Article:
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Prime Minister John Key has announced an employment summit next month as one of the economic initiatives the Government is taking in a "particularly challenging" year.
The summit would be held in Auckland on February 27 and would be chaired by a private sector representative, he said at a press conference in Auckland today.
It would involve a range of stakeholders, employers and unions.
"I don't want the employment summit to be a talk fest, I want it to be a do fest," he said.
"And if those initiatives raised at the summit make sense and are affordable, the Government is not going to be afraid of adopting some of them."
The Government is grappling with the task of getting the economy through the international recession with minimum damage, and Mr Key said it was going to be "a balancing act".
He said other governments had been forced to change their spending plans and initiatives already taken by his government should not be under-estimated.
"We are showing the leadership that's absolutely required," he said, rejecting Labour Party complaints that ministers had been sitting on their hands during the summer recess.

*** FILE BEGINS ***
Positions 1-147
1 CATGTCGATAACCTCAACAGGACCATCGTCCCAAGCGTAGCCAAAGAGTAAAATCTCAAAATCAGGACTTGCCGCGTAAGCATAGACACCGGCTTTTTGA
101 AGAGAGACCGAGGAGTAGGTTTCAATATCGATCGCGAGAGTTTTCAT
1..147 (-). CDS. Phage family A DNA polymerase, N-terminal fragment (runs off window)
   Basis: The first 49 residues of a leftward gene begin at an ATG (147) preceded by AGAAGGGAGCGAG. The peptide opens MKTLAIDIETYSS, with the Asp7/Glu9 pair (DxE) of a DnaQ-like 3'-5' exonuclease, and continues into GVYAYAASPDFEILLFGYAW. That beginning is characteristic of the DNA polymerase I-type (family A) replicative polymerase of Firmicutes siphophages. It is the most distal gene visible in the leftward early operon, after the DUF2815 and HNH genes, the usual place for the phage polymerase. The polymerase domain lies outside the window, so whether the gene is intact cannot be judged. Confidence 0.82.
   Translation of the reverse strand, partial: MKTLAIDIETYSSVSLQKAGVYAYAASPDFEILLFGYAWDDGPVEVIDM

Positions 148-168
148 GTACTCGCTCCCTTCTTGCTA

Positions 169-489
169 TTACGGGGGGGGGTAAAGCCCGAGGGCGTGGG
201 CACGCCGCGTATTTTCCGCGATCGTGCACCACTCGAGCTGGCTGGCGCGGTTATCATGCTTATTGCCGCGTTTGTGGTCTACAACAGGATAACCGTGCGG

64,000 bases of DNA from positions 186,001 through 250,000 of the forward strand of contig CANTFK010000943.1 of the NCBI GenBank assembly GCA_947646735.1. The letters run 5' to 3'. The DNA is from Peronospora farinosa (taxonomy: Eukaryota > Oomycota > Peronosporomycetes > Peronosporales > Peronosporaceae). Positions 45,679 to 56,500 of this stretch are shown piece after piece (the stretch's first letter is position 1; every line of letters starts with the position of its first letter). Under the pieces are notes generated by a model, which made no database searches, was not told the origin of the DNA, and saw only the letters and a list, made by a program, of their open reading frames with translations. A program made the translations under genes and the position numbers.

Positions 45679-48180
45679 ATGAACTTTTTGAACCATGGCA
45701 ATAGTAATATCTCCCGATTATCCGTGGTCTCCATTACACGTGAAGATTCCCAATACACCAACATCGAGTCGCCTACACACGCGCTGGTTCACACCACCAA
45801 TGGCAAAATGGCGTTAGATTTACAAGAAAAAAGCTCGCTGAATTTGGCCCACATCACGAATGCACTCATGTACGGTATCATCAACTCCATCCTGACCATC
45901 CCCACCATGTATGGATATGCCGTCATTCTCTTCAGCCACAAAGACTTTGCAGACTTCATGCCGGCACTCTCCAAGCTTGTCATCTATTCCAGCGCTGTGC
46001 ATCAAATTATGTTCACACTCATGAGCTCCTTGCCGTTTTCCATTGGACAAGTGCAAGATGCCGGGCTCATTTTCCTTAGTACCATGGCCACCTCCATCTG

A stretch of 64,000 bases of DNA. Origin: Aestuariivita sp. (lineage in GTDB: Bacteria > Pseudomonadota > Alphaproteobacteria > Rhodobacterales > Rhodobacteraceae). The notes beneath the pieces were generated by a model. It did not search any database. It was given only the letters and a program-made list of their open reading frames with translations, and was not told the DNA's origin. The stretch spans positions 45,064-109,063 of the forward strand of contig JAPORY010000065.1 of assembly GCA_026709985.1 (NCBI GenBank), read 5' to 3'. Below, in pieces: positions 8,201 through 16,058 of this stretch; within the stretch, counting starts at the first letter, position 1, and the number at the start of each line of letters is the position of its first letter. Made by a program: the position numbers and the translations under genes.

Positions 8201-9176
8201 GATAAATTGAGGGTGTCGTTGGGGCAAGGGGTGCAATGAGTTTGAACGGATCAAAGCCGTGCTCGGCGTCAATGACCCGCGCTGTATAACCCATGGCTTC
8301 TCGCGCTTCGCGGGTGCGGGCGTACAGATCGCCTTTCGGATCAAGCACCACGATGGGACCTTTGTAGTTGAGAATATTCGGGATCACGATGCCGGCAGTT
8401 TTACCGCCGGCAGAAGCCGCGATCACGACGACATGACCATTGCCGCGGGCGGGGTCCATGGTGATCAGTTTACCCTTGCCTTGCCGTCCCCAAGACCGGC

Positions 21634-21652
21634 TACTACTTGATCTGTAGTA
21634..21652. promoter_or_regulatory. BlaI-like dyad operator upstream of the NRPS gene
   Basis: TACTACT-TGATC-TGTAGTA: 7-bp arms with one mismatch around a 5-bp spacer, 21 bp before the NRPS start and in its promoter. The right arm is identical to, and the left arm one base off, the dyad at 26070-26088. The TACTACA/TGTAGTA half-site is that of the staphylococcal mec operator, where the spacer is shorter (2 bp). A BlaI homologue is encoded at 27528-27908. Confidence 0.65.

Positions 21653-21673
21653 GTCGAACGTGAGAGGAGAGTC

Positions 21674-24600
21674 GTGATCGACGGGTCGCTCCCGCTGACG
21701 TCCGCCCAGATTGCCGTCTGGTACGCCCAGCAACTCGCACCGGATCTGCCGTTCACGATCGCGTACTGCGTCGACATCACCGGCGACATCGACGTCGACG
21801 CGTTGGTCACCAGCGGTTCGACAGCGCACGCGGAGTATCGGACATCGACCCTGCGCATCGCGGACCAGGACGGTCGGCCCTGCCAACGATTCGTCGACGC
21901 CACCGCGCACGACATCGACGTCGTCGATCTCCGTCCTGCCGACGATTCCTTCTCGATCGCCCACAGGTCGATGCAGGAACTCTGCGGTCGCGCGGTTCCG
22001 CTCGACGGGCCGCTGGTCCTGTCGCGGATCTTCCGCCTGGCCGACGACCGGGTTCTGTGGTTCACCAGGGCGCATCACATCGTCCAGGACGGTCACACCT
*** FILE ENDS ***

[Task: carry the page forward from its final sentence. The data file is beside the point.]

"As (Finance Minister) Bill English pointed out yesterday, Labour put out three press releases over the entire Christmas period," he said.
"They were all in relation to Gaza. That's probably the lowest number we've seen from the Opposition. So I don't think they're really in a position to start throwing stones."
Mr Key said he was confident the Government was on the right track as it went about protecting the economy from the ravages of the global recession.
"We're using our balance sheet to try to provide support to the economy," he said, pointing to the $7 billion that will go into it through tax cuts and other measures that have already been announced.
Mr Key said he did not expect "universal agreement" among politicians and commentators about what was the right economic prescription.
"But this is a time for leadership, and we have a strong sense of the things we want to achieve and an economic prescription which we think will work," he said.
"That includes a personal tax cut programme, structured spending, and a number of other initiatives we will be announcing.
"Those are our expectations. We can't push back the tide of a global recession, but what we can do is make sure that New Zealand is in the best position possible to weather that storm."
Mr Key said one of the things that put New Zealand in a stronger position than most other countries was its relatively high interest rates, which gave the Reserve Bank room to help the Government by lowering them.
"I actually think New Zealand is in a better shape than a lot of other countries but we need to be nimble. We need to try some new things and take some different approaches," he said.
Mr Key has called a meeting of senior ministers for tomorrow. They will meet in the Beehive to discuss details of further initiatives and be briefed by the Treasury on the latest economic situation.